Nearly all cases of acromegaly are caused by tumors of the pituitary gland. More than 90 percent of patients with acromegaly have a slow-growing type of tumor that is found in adults over 50 years of age. Younger patients usually have a more rapidly growing tumor, and a third type of tumor, commonly encountered by patients in their teens, often causes gigantism.

In general, ideal treatment includes surgery to remove the tumor, followed by medical therapy to manage or reverse any coexisting conditions. In many cases, however, the tumor may have grown too large or is positioned too close to vital structures for complete surgical removal to be possible or practical. Also, not all patients are good candidates for surgery.

Improvements in radiation therapy and radiosurgery, along with advances in computerized imaging systems, have improved targeting of a tumor mass, minimized radiation damage to normal surrounding tissues, and reduced treatment times. Also in the past two decades, new medications have been introduced, working at the cellular and molecular levels to suppress the secretion of growth hormone, interrupt the proliferation of somatotroph cells, and block the synthesis of IGF-I. High cost and temporary, unpleasant side effects continue to be factors, and the medications are not effective in or tolerated by all patients, but new alternatives are currently undergoing clinical trials.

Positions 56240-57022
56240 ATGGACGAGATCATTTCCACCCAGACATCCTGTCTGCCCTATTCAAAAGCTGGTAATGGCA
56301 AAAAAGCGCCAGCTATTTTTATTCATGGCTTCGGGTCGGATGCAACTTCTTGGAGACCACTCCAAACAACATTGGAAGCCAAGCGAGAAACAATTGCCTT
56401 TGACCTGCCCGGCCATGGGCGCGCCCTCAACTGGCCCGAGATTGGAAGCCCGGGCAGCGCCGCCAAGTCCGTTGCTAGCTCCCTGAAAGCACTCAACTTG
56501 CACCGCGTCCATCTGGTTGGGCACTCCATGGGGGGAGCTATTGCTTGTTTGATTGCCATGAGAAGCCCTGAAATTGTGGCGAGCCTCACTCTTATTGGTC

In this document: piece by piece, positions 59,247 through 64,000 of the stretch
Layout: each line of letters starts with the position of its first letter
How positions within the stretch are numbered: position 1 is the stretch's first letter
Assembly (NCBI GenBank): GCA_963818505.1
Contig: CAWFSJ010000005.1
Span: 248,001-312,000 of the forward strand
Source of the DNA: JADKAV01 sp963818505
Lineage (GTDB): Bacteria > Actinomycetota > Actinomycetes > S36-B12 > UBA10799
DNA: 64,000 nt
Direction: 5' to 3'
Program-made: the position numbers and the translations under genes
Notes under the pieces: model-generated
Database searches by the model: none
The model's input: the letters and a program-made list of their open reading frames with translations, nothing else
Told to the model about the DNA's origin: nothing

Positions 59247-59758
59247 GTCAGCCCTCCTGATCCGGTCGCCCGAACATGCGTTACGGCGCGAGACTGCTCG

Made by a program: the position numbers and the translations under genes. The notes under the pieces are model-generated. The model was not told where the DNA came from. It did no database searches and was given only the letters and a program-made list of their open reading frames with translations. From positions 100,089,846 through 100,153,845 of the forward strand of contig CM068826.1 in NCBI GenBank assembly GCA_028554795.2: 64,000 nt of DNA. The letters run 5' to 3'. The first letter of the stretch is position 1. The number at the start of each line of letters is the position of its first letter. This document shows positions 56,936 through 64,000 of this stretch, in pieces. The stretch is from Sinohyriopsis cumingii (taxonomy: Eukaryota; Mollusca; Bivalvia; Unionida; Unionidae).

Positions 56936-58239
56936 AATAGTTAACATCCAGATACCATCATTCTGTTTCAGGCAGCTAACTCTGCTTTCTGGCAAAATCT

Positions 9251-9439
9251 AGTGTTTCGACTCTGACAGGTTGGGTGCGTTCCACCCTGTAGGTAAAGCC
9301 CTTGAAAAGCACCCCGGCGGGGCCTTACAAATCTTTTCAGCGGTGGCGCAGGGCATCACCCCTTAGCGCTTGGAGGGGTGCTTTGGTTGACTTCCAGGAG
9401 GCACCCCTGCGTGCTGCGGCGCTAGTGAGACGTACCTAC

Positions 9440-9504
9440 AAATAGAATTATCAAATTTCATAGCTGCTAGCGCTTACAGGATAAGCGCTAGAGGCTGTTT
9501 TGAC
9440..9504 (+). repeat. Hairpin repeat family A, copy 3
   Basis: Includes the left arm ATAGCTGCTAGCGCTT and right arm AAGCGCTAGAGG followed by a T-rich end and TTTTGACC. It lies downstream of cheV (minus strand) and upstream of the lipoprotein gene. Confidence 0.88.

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Cedars-Sinai's Pituitary Center, believed to treat and follow more patients with acromegaly than other centers in the country, combines the expertise of pituitary specialists in neuroendocrinology, neurosurgery, imaging and pathology. Many of the advances made in the field in recent years originated in Cedars-Sinai's research laboratories and clinical trials initiated at the medical center.

The study was supported by grants from the National Institutes of Health and the Helene and Philip Hixon Chair in Investigative Medicine.

Citation: New England Journal of Medicine, Dec. 14, 2006, "Acromegaly."

One of seven hospitals in California whose nurses have been honored with the prestigious Magnet designation, Cedars-Sinai Medical Center is one of the largest nonprofit academic medical centers in the Western United States. For 18 consecutive years, it has been named Los Angeles' most preferred hospital for all health needs in an independent survey of area residents. Cedars-Sinai is internationally renowned for its diagnostic and treatment capabilities and its broad spectrum of programs and services, as well as breakthroughs in biomedical research and superlative medical education. It ranks among the top 10 non-university hospitals in the nation for its research activities and is fully accredited by the Association for the Accreditation of Human Research Protection Programs, Inc. (AAHRPP). Additional information is available at www.cedars-sinai.edu.

Cedars-Sinai Medical Center